Bryce saysThat was an amazing day. I'll never forget us slogging through the mud with dingbat, giving her a haul and she'd move a couple of feet (SLURP and she suctioned out of the mud)... give another haul for another couple of feet... repeat ad nauseum. Give Alissa a waterspout chasing her down and she took off (dragging the dinghy by herself) so damn fast I couldn't keep up with her, even without being burdened by the dinghy! I was supposed to be pushing, but she just took off! It was quite an effort.

We learned from our experience and the next day when we went ashore (at high tide), Bryce waded Dingbat out as far as he could to tie her to one of the jetty pylons so that when we left later, we wouldn't have as far to drag her. As he was swimming back in through the beautiful, crystal clear waters, a big stingray zoomed underneath him. 

Oh the adventures we have!

Saturday, November 16, 2013

Northern Sandy Straights

So when I said we headed off out into the world... We didn't go far. After a week of dawn to dusk manual labour, we were exhausted and the boat was a mess. We anchored just outside the harbor in the protection of Round Island and were soon asleep. 
We had been warned about dragging our anchor in this particular location and we did drag a small amount when we set the anchor but that’s why we set it! Otherwise no problems. We woke early the next morning eager to get back on our way and were able to restore order to the boat fairly quickly. We were distracted only a little bit by a preview for the final round of the Australian Offshore Superboat Championship in Torquay that weekend. 

We had seen the boats preparing for it all week right next to the boat yard so it was pretty cool to see them in action. Our pictures really don't do it justice but it was pretty incredible! Ignoring the fact that this is clearly a promotional thing, this video is the best I could find that really shows how cool it actually was!

And then we were off, headed to Sandy Point. On our way, we were surrounded by flocks of birds feeding. Bryce hasn’t had much luck fishing so this seemed almost too good to be true. We turned off the engine and and just drifted for awhile with the fish and birds, trying our luck. We didn’t catch anything.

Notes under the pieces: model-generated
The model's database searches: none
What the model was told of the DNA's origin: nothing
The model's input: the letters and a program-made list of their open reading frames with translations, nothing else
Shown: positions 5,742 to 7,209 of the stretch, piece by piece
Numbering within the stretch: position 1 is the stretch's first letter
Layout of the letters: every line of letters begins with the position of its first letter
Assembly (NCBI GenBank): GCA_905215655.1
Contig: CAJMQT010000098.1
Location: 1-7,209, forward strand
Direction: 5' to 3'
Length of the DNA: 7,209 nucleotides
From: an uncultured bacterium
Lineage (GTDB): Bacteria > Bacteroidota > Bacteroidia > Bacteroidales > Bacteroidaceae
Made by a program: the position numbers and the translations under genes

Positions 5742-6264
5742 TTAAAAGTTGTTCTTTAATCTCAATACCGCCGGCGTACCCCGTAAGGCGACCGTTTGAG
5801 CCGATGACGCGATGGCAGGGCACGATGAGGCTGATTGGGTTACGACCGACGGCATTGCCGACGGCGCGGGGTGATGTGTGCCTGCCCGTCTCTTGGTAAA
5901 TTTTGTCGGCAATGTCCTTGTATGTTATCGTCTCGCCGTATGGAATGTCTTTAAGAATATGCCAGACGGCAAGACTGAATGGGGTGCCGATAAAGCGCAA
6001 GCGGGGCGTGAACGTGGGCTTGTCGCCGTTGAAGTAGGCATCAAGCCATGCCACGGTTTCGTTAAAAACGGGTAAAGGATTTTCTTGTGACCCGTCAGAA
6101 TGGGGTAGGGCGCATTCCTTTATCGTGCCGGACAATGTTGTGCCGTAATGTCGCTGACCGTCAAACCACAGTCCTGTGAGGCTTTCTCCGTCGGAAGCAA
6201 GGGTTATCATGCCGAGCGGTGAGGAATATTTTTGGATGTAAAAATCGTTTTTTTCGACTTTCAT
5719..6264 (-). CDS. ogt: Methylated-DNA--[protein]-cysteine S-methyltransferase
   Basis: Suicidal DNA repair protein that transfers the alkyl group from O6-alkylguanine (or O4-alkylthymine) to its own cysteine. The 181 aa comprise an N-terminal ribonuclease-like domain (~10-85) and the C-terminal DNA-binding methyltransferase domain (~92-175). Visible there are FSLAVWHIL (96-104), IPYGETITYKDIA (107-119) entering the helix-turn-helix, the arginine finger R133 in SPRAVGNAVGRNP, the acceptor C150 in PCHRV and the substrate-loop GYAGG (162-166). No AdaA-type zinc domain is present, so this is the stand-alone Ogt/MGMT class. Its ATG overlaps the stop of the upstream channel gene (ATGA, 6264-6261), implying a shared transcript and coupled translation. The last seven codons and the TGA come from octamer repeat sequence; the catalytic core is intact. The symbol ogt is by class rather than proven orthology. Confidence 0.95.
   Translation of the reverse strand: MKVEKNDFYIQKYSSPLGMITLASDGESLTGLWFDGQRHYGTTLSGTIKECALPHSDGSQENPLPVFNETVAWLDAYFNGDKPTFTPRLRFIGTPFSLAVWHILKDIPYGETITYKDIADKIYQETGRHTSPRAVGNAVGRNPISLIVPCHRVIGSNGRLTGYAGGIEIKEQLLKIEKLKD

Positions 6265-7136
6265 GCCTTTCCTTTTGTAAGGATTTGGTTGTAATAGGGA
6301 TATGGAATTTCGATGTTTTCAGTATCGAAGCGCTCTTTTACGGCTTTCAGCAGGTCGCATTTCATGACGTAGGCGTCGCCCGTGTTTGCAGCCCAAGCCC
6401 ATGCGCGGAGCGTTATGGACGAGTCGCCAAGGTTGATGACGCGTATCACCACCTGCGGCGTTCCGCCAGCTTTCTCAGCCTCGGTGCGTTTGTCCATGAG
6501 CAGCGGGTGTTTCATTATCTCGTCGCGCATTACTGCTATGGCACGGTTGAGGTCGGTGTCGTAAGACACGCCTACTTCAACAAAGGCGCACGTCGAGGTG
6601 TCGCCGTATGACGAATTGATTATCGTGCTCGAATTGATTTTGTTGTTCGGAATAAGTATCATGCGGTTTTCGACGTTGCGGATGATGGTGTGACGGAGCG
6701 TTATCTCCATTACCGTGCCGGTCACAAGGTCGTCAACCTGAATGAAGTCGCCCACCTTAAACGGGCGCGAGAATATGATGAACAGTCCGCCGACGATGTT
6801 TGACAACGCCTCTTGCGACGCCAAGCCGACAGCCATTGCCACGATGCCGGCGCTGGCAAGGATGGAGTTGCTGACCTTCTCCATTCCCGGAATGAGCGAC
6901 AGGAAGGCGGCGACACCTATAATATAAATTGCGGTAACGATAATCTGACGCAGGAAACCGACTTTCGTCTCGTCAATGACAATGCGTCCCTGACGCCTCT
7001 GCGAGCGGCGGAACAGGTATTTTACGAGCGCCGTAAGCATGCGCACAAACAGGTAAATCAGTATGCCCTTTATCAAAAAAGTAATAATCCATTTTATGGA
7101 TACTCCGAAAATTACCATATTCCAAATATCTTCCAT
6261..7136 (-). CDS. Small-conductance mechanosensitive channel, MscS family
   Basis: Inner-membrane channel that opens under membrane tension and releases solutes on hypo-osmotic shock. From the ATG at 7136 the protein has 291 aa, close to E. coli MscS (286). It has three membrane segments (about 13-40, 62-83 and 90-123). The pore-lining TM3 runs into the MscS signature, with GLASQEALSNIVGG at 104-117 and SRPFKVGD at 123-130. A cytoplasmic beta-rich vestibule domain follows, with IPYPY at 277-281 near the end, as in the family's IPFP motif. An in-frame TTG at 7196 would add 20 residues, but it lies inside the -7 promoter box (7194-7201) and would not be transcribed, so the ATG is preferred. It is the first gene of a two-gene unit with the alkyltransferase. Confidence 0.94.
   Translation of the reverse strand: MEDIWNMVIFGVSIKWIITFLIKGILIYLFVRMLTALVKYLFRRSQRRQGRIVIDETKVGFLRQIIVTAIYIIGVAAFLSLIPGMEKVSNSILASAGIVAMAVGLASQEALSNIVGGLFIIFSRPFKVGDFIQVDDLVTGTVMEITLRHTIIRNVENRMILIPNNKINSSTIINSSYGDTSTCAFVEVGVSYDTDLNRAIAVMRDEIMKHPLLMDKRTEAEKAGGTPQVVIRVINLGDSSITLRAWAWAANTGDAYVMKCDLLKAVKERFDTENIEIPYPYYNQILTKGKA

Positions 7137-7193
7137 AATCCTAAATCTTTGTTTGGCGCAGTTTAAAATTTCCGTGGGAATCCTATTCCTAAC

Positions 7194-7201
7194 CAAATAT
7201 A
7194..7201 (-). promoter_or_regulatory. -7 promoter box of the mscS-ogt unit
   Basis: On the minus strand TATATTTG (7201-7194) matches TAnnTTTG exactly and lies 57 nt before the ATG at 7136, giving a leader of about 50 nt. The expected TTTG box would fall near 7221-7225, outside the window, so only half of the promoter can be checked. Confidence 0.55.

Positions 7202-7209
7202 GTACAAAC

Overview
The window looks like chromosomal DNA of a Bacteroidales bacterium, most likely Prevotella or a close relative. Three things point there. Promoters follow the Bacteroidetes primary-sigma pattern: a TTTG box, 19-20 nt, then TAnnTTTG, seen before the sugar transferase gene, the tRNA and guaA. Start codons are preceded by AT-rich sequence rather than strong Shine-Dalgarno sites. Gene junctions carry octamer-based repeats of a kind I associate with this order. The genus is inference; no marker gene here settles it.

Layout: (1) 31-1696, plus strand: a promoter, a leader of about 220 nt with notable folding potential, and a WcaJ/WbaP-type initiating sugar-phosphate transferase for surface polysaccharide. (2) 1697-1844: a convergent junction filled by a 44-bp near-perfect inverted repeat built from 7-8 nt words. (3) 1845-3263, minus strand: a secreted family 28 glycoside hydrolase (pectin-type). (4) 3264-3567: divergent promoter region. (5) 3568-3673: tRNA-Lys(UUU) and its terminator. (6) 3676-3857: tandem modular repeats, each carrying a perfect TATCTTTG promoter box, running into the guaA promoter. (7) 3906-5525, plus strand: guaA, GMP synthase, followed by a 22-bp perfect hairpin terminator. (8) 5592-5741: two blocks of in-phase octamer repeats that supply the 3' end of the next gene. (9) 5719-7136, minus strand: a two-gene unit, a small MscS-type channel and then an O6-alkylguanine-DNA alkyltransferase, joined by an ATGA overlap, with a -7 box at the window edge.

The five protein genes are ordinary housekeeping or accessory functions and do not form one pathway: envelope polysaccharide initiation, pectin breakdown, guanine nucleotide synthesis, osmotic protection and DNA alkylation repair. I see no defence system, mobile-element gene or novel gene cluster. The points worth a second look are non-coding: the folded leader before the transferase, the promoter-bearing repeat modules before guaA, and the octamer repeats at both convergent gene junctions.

This week at Sandy point was our “vacation.” We still did little things around the boat as it never completely stops but it was break after the intensity of the week prior. We had a lovely week, exploring Fraser island, walking on the beach, crabbing, fishing, reading and just overall relaxing. We found these interesting sand piles on the dune that was only exposed at low tide. We hypothesized that they were from some sort of crab.  There was so many jelly fish constantly washed up on the beach and a rather nasty smell coming from one end of it. There were a couple of spectacular storms that came up over the Harvey Bay area that we had a great view of. 

Our time there also fell during the lowest tides of the month. This was only a problem when during one windy and stormy night, we started to bump the bottom at the low tide. We solved this for the short term by pulling in a tiny bit of our anchor chain until we got some of our water back and then letting it back out again. We didn't get much sleep... The next day we moved over into some deeper water but as the tides continued to get shallower and shallowed, continued to pull in some chain at each low, just in case. 

We left Sandy Point early one morning to head back back to Riverheads to resupply and run some errands before starting our journey south again. The tide was strong and we were early so instead of going against the tide, we decided to stop and spend the day at Kingfisher Bay Resort on Fraser Island before crossing over to Riverheads with the tide helping us across later that afternoon. The resort has wonderful with free facilities for day visitors that include a pool, restaurant and showers. There are two more pools and more restaurants up at the actual resort and we were “instructed” by some locals to definitely head up there and check them out. We were luckily able to join in on a tour of the local bush tucker. We learned all about the Butchalla people and the plants that they ate and used in their daily life. One of the customs we were told about was a coming of age tradition for the young girls in the tribe. In order to become a woman, they had to successfully rinse clean a poisonous plant and turn it into a meal that they had to feed to the older women in their family. If they were successful, noone was poisoned. If they failed, someone died. Nothing like a little pressure! After a swim and a shower, it was time to head back to the boat and this is where things got really interesting!